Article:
Royal Gold (NASDAQ:RGLD) is going great guns, surging almost 35% year to date as of this writing and handily outperforming peers Wheaton Precious Metals (NYSE:WPM) and Franco Nevada. To be fair, Royal Gold's operational performance in recent quarters has been impressive, and that's reflecting in its share price. That, however, doesn't mean that the stock can't reverse course, especially if it's entering overbought territory. Here are three reasons why Royal Gold stock could fall.
Rising gold prices
Yes, you read that right -- Royal Gold has something to lose if gold prices continue to strengthen.
As a streaming and royalty company, Royal Gold finances miners upfront and in return, secures the right to purchase streams of precious metals from them, usually for the life of mine, at low prices. For example, Royal Gold paid $610 million to Barrick Gold (NYSE:GOLD) in September 2015 to buy a predetermined percentage of the gold and silver produced from the Pueblo Viejo mine at 30% of the spot price up to a certain threshold, and 60% of the spot thereafter.
That was back in September 2015. Royal Gold hasn't struck any big deal since. The reason is simple: Miners turn to streaming companies like Royal Gold for funding during a downturn (read: declining gold prices) when they face a cash crunch. Right now, not only are gold prices rising, but Barrick and other miners have also been aggressively cutting costs to boost margin and cash flows.
Long story short, Royal Gold will find fewer opportunities to expand its portfolio as long as gold prices remain strong, and it'll have to bank on its existing streams to grow its revenue. Meanwhile, if any of the developing mines that the streamer has interests in hit a hurdle, its growth could take a backseat.
Delays in upcoming revenue sources
In the near term, Royal Gold is betting on three mines to go online over the next three years. Among these, New Gold's Rainy River mine has already been delayed by several months. The mine is finally expected to start production sometime this running quarter, but this incident demonstrates one of the biggest risks that Royal Gold faces -- the lack of control over its gold production levels.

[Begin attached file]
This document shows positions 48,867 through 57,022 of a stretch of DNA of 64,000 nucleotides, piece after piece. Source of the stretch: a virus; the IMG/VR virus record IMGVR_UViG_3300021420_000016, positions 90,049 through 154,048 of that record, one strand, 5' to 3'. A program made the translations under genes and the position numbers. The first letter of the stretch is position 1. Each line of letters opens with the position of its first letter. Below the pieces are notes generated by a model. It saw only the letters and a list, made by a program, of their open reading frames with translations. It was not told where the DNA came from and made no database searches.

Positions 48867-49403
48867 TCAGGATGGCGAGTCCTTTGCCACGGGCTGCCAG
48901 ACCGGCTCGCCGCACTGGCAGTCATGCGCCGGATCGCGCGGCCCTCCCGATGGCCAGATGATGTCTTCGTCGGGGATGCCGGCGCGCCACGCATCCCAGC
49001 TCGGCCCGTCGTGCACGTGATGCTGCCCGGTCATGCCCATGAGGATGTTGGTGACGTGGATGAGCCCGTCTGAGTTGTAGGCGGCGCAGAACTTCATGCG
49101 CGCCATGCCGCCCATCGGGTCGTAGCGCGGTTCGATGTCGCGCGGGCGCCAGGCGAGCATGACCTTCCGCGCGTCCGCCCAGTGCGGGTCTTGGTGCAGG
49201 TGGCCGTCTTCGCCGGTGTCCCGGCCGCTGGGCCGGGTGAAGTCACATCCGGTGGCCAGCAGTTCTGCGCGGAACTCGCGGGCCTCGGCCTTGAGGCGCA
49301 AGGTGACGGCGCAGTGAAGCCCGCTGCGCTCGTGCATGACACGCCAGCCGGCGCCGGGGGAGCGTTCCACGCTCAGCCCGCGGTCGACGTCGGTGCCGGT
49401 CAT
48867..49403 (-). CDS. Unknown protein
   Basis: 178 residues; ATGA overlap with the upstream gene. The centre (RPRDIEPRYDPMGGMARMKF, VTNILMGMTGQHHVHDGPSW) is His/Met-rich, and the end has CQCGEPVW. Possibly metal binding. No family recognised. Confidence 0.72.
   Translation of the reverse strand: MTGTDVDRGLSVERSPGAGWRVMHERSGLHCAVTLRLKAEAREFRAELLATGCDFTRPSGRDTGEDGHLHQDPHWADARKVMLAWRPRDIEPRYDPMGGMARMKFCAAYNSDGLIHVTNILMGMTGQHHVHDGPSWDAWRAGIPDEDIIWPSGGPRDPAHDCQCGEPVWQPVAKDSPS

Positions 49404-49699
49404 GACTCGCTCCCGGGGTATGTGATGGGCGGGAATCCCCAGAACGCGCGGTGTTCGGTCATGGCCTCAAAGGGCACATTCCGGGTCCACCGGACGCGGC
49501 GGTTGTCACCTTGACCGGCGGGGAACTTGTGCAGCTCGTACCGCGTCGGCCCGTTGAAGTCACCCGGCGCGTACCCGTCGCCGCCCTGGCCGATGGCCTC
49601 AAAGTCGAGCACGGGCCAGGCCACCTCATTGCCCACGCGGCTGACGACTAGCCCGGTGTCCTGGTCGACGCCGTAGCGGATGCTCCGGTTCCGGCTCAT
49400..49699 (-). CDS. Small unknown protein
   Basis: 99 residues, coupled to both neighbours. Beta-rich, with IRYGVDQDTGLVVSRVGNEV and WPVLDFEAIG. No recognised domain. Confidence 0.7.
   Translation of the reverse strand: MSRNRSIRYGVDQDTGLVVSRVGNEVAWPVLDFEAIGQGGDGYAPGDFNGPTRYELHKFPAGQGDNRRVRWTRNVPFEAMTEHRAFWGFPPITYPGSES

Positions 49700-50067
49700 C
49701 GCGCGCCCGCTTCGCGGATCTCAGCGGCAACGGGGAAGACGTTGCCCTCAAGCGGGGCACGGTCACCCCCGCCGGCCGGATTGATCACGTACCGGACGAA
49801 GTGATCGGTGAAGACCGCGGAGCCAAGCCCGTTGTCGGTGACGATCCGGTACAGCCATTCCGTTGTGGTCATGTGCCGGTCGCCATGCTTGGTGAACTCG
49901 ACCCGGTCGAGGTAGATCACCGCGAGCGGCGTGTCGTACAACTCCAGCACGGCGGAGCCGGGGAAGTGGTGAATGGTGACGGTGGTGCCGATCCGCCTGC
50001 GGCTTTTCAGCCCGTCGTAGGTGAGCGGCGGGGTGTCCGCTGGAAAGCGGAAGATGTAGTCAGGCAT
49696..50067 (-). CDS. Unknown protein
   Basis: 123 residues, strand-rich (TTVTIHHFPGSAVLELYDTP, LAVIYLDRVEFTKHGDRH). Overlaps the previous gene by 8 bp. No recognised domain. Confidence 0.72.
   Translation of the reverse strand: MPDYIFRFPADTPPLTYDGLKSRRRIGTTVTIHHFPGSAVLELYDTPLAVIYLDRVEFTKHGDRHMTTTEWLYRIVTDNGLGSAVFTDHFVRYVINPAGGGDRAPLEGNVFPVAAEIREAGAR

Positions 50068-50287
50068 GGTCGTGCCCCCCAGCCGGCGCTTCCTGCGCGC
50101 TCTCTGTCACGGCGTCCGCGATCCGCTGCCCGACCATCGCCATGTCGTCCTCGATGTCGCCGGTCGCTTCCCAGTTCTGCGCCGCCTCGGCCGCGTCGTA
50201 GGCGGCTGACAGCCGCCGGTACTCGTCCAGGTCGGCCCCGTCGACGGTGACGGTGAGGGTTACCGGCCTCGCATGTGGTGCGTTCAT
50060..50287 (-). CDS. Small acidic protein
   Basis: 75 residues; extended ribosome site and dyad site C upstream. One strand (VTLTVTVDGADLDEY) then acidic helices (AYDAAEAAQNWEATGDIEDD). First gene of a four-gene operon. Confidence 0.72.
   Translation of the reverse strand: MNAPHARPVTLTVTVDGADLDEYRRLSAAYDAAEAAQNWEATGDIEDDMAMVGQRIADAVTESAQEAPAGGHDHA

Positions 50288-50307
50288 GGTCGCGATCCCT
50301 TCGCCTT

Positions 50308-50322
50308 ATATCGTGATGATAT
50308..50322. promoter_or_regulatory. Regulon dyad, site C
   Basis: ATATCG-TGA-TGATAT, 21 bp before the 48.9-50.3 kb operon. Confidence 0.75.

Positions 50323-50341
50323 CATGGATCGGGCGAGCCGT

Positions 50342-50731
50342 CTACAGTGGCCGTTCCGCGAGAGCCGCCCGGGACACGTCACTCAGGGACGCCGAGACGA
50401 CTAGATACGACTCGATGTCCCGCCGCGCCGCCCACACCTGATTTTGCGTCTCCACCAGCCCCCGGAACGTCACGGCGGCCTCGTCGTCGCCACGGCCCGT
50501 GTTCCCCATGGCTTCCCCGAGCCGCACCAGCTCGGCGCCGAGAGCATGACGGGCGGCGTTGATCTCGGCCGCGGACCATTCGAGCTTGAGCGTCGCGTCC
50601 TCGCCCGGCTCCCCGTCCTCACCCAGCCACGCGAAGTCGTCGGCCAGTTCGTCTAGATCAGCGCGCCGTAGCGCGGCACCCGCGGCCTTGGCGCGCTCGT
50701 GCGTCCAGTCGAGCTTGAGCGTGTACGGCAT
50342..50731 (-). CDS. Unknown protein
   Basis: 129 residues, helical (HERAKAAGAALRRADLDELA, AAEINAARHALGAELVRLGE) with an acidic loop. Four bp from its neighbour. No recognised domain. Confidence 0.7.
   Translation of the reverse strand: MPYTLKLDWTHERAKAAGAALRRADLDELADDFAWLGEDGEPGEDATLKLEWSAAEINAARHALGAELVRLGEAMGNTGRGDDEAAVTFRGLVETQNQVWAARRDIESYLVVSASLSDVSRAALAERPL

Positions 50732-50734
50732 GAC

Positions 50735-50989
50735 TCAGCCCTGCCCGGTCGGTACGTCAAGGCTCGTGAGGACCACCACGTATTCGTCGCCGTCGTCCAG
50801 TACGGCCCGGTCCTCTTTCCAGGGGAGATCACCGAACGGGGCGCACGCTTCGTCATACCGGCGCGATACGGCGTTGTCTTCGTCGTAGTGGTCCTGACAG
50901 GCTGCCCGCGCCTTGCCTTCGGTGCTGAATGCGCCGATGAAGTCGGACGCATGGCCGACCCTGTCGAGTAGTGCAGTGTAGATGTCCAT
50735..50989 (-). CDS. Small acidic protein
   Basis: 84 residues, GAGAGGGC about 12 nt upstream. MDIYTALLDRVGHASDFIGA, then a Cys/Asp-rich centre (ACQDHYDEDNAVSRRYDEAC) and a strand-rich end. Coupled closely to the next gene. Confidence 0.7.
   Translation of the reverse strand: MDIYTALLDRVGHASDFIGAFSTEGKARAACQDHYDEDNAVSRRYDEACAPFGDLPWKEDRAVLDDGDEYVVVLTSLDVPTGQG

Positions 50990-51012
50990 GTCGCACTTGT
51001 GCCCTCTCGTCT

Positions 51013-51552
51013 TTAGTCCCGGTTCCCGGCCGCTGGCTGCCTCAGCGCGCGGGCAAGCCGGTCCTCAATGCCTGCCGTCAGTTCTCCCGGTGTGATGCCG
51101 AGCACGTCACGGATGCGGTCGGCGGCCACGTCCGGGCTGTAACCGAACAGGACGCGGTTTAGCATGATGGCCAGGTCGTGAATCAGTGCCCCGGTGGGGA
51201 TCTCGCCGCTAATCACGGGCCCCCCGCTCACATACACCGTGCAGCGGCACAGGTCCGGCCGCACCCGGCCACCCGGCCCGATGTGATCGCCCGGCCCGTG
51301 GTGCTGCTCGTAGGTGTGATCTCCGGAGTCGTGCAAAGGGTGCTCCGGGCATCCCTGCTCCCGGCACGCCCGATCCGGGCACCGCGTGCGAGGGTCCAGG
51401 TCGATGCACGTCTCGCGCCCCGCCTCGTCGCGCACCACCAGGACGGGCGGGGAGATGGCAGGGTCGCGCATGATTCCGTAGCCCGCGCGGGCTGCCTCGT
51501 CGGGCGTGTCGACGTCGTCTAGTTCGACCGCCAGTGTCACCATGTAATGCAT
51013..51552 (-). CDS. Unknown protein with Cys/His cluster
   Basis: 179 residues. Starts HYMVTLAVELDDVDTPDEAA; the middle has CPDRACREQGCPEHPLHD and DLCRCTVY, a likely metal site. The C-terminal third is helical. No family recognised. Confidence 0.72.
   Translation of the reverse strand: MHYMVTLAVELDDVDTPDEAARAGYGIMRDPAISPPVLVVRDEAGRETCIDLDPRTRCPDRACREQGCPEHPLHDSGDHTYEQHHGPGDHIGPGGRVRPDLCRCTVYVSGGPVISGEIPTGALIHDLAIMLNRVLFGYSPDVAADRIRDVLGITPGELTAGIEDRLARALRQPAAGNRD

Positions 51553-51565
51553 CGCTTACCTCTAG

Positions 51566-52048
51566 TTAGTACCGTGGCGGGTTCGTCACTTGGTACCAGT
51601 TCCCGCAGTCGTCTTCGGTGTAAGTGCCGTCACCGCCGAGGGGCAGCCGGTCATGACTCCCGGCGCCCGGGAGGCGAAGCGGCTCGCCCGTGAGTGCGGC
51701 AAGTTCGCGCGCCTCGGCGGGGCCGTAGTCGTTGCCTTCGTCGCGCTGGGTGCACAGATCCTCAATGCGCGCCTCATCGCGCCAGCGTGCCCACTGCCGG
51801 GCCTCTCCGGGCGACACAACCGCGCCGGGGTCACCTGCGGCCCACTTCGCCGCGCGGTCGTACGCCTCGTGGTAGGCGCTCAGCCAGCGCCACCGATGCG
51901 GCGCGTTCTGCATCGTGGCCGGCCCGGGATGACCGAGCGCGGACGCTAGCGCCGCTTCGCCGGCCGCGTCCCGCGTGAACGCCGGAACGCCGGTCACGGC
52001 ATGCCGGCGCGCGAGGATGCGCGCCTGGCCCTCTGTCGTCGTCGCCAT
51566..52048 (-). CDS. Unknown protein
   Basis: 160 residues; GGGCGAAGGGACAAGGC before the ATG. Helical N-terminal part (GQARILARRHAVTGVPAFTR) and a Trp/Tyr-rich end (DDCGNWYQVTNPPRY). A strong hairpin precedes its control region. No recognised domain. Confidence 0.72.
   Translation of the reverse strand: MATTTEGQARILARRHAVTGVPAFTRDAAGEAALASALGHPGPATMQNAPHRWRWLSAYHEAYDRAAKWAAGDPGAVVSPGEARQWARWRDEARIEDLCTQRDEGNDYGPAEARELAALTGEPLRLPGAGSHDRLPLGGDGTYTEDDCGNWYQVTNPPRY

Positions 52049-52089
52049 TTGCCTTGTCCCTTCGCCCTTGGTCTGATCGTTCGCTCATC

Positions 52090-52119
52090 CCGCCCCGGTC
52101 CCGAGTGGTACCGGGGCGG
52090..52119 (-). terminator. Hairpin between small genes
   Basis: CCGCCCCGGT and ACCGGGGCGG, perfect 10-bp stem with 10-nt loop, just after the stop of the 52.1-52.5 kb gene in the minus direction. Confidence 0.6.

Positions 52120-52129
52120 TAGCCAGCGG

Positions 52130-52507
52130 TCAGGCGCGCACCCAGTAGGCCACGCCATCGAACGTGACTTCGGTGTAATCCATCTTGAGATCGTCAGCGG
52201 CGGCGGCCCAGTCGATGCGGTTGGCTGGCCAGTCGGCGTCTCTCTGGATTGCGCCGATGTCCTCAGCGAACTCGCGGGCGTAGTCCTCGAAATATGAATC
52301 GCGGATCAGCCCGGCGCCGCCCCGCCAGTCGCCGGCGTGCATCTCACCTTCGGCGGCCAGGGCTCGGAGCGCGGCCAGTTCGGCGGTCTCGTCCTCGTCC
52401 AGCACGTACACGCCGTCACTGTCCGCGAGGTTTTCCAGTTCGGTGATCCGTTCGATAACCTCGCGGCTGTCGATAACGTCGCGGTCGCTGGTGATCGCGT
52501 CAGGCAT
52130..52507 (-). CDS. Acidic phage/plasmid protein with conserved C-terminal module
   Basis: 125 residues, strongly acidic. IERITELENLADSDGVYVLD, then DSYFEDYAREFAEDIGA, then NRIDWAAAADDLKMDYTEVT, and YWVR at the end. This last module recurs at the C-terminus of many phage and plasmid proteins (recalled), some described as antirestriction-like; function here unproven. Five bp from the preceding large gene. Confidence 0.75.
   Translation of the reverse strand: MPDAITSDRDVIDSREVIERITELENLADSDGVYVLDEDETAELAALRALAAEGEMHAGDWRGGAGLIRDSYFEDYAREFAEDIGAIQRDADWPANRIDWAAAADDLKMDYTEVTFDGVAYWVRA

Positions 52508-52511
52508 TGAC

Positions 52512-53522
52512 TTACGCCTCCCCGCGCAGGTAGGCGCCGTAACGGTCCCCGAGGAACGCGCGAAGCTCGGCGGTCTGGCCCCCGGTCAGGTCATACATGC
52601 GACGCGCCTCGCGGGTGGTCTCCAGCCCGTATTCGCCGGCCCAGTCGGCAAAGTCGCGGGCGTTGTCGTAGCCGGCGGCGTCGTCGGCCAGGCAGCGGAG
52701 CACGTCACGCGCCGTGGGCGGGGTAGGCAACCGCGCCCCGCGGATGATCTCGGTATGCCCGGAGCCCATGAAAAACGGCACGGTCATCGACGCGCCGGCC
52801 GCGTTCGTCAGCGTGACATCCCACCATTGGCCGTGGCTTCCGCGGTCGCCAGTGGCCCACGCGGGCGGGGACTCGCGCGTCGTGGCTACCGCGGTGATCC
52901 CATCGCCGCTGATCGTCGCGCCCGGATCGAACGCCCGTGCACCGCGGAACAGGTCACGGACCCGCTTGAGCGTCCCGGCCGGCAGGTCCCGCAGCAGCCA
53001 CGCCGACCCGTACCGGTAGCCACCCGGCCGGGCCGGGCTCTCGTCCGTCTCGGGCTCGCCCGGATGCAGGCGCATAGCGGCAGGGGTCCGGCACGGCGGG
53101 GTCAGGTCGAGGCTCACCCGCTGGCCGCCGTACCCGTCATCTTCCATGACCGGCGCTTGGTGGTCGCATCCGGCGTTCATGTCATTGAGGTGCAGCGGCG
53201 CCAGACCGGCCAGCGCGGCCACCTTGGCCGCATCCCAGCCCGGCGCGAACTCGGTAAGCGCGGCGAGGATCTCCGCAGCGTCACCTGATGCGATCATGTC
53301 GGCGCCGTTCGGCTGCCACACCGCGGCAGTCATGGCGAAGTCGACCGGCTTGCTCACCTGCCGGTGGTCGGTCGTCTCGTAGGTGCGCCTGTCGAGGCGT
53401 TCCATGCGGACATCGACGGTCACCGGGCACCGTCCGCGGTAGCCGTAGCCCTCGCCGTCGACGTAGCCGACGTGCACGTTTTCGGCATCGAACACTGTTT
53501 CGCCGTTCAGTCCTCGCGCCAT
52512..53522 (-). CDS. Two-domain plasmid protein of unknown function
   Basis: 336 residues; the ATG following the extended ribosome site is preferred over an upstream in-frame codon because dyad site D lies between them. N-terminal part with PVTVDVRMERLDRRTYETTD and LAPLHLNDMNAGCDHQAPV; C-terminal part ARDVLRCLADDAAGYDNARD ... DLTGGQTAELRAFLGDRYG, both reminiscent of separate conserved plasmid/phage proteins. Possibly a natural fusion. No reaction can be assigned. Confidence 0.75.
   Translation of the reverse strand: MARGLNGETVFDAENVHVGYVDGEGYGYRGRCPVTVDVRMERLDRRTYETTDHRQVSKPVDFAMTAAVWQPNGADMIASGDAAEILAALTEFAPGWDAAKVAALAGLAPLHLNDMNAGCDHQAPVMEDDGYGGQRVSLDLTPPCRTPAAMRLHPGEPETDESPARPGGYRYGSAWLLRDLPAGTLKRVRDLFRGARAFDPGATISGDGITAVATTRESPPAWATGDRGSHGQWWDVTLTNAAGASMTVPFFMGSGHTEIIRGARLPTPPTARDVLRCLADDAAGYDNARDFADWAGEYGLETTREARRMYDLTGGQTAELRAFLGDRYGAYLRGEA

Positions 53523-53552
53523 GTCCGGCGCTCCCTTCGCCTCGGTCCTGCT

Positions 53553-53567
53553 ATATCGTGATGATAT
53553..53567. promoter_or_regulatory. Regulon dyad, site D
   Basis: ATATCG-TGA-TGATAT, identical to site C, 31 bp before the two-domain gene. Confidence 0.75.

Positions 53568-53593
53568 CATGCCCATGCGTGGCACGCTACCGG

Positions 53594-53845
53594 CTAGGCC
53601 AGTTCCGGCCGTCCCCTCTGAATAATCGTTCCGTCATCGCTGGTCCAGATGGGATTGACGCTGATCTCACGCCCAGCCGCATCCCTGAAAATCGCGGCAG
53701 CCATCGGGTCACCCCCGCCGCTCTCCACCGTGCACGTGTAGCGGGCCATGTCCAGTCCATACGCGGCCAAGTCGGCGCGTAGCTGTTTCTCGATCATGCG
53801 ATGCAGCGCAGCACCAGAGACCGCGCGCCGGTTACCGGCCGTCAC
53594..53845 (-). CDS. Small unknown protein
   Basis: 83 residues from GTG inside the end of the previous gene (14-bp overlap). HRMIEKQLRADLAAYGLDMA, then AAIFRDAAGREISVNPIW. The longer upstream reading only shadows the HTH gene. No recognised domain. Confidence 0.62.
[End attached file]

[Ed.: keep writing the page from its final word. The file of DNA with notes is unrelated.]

Another key project that Royal Gold has an interest in is Goldcorp's (NYSE: GG) Pyrite Leach Project at Penasquito. Goldcorp expects the pit to produce lower grade ore until 2019, which also means that Royal Gold will have to do with lower production from the mine, as we saw in 2016 when gold deliveries slumped 21%. Because mining is such a risky and unpredictable business, any hiccups in its development could hit the company's growth.
Don't get me wrong: I'm not predicting either of these mines to run into trouble. All I'm saying is that investors in Royal Gold should remain watchful of these projects as they hold the key to the company's growth.
Thanks to its recent rally, Royal Gold is now trading at roughly 22 times cash from operations, which is significantly higher than the industry average P/CFO multiple of 10 or even rival Wheaton Precious Metals' valuation, for that matter. Royal Gold is also pricey on a price-to-book value basis.
While Royal Gold's revenue and cash flows have grown rapidly in recent quarters, the company needs to grow just as rapidly for the stock to maintain momentum. Royal Gold will report its fourth-quarter and full-year (the company follows a July to June fiscal year) earnings sometime during the second week of August. Any miss -- analysts expect the company's revenue and earnings per share to come in almost 16% higher, each -- or a muted production guidance for the next financial year could hit Royal Gold shares. Just be cautious.